Geographic Differences in MS Populations in Washington State.
|Title||Geographic Differences in MS Populations in Washington State.|
|Publication Type||Journal Article|
|Authors||Kuehn CM, Johnson KL, Vollan T, Amtmann D|
|Journal||International Journal of MS Care|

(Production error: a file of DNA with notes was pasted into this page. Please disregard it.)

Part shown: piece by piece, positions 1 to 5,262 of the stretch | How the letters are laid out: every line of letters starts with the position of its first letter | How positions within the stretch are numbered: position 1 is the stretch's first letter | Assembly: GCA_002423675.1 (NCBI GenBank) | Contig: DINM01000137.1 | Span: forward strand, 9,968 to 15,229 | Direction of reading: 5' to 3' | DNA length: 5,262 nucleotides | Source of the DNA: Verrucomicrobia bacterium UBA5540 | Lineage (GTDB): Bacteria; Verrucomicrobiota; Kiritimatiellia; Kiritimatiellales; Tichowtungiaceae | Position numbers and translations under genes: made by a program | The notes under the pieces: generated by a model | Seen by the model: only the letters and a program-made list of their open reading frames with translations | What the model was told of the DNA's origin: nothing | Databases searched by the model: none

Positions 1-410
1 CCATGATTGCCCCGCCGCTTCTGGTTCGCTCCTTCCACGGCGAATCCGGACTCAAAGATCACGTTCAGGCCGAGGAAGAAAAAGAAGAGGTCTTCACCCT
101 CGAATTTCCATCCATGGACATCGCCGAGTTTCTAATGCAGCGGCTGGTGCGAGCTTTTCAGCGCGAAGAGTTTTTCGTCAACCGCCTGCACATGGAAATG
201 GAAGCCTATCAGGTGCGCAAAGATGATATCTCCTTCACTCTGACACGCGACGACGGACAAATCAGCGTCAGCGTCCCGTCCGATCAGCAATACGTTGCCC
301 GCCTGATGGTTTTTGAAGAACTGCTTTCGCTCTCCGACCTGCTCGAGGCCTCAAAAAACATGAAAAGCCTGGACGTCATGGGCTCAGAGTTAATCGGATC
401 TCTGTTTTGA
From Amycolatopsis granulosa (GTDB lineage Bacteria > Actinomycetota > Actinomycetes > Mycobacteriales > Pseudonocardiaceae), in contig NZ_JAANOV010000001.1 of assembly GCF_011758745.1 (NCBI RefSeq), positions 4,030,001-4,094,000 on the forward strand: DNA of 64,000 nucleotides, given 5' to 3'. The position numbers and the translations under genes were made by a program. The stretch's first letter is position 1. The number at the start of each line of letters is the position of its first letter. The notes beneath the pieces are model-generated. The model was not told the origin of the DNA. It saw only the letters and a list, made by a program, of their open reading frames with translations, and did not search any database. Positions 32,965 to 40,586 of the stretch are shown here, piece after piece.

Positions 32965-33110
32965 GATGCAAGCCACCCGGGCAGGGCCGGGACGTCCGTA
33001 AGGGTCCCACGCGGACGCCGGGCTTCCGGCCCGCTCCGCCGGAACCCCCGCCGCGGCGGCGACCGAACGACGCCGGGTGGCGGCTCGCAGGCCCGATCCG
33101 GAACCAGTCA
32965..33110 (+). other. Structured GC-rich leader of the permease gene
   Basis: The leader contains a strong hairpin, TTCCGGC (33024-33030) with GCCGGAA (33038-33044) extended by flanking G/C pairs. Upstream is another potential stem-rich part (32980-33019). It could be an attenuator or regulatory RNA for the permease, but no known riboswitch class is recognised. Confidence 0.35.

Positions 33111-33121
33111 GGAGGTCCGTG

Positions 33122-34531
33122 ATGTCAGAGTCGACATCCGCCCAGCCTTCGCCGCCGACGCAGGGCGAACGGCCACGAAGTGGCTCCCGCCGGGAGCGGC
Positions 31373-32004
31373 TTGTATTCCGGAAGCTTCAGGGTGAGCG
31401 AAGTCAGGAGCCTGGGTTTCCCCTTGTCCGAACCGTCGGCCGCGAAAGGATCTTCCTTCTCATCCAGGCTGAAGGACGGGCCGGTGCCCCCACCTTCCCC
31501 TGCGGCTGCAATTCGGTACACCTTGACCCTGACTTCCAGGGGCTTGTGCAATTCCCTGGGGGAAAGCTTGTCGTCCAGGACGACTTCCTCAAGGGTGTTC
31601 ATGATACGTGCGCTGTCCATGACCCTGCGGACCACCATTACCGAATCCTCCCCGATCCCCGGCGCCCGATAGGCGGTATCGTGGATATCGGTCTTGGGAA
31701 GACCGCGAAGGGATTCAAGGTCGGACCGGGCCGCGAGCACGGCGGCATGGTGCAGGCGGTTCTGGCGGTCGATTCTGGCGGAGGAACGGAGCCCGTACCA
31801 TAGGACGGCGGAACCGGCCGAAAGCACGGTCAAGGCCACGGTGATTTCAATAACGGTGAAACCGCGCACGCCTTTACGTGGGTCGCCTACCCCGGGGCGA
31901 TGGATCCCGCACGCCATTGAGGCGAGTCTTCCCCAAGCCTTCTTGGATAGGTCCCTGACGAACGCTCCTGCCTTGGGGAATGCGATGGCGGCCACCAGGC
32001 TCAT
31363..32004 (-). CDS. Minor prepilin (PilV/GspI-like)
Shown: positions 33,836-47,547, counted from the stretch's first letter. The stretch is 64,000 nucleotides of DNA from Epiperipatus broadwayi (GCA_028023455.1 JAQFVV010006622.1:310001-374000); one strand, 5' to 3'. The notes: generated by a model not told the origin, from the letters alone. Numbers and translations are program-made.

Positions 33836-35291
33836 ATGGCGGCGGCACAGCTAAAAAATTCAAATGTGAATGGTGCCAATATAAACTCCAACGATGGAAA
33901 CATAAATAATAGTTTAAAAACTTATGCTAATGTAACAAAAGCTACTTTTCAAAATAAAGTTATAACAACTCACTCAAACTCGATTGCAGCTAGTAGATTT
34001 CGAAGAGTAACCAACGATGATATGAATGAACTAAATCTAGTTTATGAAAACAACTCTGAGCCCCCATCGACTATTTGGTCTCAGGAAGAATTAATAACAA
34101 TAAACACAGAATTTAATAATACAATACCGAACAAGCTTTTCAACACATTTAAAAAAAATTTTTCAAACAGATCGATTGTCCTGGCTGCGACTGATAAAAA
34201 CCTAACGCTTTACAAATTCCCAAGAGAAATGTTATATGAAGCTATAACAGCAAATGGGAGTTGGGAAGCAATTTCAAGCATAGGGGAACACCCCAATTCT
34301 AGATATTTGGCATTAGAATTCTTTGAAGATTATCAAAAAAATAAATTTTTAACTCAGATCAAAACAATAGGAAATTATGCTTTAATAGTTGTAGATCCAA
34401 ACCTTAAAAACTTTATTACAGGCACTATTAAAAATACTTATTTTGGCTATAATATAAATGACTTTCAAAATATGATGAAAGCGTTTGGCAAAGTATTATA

We had hypothesized that there would be significant differences in access to health care based on the region in which people with MS lived in the state of Washington. Washington has concentrations of population and medical services around metropolitan Seattle on the west side of the Cascade Range, and Spokane on the east side of the state. Much of the remaining population is distributed among relatively rural areas. We analyzed survey data collected from 1,287 eligible respondents from Western (N = 739) and Eastern (N = 548) Washington including demographic characteristics, disease history, symptoms, health care and health status. Addresses were mapped using geographic information software and U.S. Census 2000 and Washington State Department of Health data were also mapped and linked to the MS dataset to determine urban/rural status. We found that 87% of the sample lived in urban areas and only 13% lived in rural areas. Individuals with MS living in eastern Washington were more likely to be married, unemployed, lower income; less education; more likely to have Medicaid or Medicare, less advanced disease, poorer overall health; more depression, pain, and fatigue than those from Western Washington. Despite these regional differences, comparisons of urban vs. rural individuals revealed no statistically significant differences related to disease or access to medical care although rural individuals were more likely to have less education, be married, and live in Eastern Washington. In summary, though the Eastern and Western samples differed in demographic and disease characteristics of MS, these differences are unrelated to living in a rural vs. urban area, and are therefore due to, as yet, undetermined factors. To gain a better understanding of variables that may contribute, we would like to obtain better representation of individuals living with MS in rural areas.